Character First Impressions

Apart from our villains, we want our characters to be well-liked by our readers. Every writer wants to believe that at least one of their characters will become a fan favorite. And there are ways of achieving this, but not all the different pointers have to be used all at once. Some of them can just be food for thought.


Show Don’t Tell

A staple of writing, it’s all about the action. Rather than saying, “she is so cool,” show us why this character is so cool. The first impression of a character lasts a lot longer when it is shown through action rather than told through words. 


Establish Empathy or Sympathy

Giving your reader a reason to relate to a character is the fastest way to make a good first impression. People are drawn to characters that reflect themselves, therefore by writing characters that illicit empathy or sympathy from a reader is the best way to create a bond between your reader and your characters. 


Impress the Reader

People are easily impressed by those who are smart, strong, funny, or creative. So if your character has such traits lie creativity, wit, charisma, or proficiency in a certain area of skills, then don’t be afraid to show them off. 


Save the Cat

Save the cat is a writing device used in screenwriting, which is meant to make a character instantly likeable if the first thing they’re shown doing is something good, such as saving a cat. Even if you’re not a screenwriter, you can still employ this in your WIP. 


Establish Mystery or Intrigue

Don’t give us everything right away. Make the reader want to know more by hinting at an interesting backstory or secret that the character might have. Not only will they want to get to know the character more, but they will also stay interested in the story as well.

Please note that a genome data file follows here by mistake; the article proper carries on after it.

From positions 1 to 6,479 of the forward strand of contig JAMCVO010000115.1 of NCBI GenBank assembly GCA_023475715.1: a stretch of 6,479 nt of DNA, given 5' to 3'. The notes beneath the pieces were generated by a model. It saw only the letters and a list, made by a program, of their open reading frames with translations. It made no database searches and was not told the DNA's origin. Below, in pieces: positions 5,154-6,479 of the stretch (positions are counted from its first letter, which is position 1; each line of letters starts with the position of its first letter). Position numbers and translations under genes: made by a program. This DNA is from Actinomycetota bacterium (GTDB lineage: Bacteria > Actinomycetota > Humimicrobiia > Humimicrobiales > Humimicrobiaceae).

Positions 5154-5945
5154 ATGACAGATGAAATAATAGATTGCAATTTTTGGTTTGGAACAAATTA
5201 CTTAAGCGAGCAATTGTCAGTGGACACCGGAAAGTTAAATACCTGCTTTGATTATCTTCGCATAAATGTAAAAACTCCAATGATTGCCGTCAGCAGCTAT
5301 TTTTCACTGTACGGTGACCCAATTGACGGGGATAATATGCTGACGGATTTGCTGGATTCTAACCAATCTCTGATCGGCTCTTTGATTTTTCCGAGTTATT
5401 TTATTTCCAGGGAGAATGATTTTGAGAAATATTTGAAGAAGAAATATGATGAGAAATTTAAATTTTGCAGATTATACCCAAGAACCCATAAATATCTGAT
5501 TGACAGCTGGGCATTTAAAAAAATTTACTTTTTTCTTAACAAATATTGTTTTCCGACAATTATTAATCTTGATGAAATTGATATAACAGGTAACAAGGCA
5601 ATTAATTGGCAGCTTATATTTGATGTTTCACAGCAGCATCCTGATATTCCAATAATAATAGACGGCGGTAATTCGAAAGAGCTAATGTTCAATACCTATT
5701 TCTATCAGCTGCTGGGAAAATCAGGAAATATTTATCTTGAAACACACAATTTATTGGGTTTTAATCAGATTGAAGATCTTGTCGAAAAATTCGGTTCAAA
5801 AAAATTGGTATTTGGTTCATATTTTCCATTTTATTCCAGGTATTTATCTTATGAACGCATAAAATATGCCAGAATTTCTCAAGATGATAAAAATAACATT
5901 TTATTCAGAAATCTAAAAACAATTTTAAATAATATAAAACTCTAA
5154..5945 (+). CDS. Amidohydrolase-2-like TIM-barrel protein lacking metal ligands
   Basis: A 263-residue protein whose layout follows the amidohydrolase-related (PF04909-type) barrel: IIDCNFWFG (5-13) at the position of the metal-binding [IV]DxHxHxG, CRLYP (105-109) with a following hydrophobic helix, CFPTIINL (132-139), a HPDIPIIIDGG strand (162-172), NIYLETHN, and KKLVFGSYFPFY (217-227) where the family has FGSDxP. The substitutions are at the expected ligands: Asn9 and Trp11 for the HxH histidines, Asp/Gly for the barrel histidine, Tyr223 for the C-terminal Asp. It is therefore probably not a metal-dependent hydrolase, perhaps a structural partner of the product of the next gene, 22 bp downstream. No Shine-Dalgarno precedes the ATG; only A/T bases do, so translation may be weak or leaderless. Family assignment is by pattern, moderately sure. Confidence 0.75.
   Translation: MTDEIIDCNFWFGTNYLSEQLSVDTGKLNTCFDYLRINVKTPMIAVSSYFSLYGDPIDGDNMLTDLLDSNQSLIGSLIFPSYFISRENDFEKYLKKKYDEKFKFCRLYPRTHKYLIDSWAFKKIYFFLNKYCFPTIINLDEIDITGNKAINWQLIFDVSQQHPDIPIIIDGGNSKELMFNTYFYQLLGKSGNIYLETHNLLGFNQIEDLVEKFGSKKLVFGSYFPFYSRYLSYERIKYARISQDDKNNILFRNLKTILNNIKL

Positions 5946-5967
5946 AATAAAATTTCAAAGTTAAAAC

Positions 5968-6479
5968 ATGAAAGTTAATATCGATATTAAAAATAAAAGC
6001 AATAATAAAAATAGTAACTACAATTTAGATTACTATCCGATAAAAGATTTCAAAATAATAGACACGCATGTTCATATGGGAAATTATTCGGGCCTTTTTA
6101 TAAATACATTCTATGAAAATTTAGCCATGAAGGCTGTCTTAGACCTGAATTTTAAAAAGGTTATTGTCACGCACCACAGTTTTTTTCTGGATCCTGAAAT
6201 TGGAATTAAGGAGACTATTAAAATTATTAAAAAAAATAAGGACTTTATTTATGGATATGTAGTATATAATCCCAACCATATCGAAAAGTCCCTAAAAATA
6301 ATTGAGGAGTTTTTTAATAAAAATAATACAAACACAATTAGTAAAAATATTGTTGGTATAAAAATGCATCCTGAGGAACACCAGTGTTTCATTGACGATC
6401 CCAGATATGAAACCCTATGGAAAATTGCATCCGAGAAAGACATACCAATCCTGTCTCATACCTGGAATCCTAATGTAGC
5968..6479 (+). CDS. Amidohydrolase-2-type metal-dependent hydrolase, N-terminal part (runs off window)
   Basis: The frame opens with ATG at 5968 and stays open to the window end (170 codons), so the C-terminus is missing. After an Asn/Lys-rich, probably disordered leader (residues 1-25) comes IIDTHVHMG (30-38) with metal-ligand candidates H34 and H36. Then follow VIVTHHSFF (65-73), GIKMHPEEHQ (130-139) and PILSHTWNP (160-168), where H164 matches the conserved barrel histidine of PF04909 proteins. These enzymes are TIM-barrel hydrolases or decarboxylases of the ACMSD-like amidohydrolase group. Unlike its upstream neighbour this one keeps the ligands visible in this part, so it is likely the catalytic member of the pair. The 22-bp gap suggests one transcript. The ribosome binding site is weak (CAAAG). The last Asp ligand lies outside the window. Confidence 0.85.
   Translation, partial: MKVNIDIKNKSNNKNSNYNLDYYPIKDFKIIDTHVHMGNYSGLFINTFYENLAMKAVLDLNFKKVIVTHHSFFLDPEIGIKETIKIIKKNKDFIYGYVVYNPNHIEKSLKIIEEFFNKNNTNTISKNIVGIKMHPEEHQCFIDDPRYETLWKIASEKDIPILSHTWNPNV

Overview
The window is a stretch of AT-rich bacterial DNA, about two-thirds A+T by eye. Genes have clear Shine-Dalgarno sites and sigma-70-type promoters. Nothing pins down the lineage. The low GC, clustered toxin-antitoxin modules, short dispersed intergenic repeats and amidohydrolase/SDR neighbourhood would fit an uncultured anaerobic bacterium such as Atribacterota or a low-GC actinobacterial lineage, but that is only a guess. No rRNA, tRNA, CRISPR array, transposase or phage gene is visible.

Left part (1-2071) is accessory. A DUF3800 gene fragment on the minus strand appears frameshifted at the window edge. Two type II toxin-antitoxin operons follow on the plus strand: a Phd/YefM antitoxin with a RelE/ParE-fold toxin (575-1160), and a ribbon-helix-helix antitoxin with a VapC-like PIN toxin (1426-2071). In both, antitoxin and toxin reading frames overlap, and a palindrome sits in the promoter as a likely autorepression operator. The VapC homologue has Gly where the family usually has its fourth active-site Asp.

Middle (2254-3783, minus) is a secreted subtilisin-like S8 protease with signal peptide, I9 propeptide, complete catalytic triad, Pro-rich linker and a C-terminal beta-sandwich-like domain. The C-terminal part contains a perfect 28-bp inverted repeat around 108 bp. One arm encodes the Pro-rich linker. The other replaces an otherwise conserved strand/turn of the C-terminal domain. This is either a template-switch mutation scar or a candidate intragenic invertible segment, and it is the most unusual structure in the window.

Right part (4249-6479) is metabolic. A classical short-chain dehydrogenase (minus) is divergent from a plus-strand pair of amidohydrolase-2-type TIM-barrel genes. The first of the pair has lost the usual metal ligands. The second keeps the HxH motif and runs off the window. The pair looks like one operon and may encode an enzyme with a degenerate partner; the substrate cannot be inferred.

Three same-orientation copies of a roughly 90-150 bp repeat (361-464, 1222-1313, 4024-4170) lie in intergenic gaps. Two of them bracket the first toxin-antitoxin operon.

Writing Likable Characters

We all want our readers to be invested in our stories. When a reader invests in your story, they are investing in a continued journey with you as a writer. Besides having someone thoroughly enjoy the work that you put so much effort into, having an invested reader can lead to great opportunities such as representation and publication if you’re seeking a more traditional means of publishing, or a loyal fan-base and more clout on social media if you’ve chosen to go with self-publication. Either way, only good things can come for you and your book if you have invested readers. 

But what is the key to success to capturing the hearts of readers? One of the easiest ways to get a reader completely on board with your book is to create likable and relatable characters. Think of all the books that you personally like – how many of them can you honestly say you like them for reasons other than the characters? Sure, the Harry Potter series is cool and JK Rowling outdid herself when she created the wizarding world, but if you stripped all the magic away, you’d be left with only the characters. And that was truly the heart of the books. It was Harry, Hermoine, and Ron that stole our hearts and made us want to keep reading. You can try to counter argue, but deep down you know it’s true. Take any story of any genre and strip away the fantastical settings, the plot twists, the romances, etc. and you’ll see that it’s the characters that are always at the heart of all our beloved books.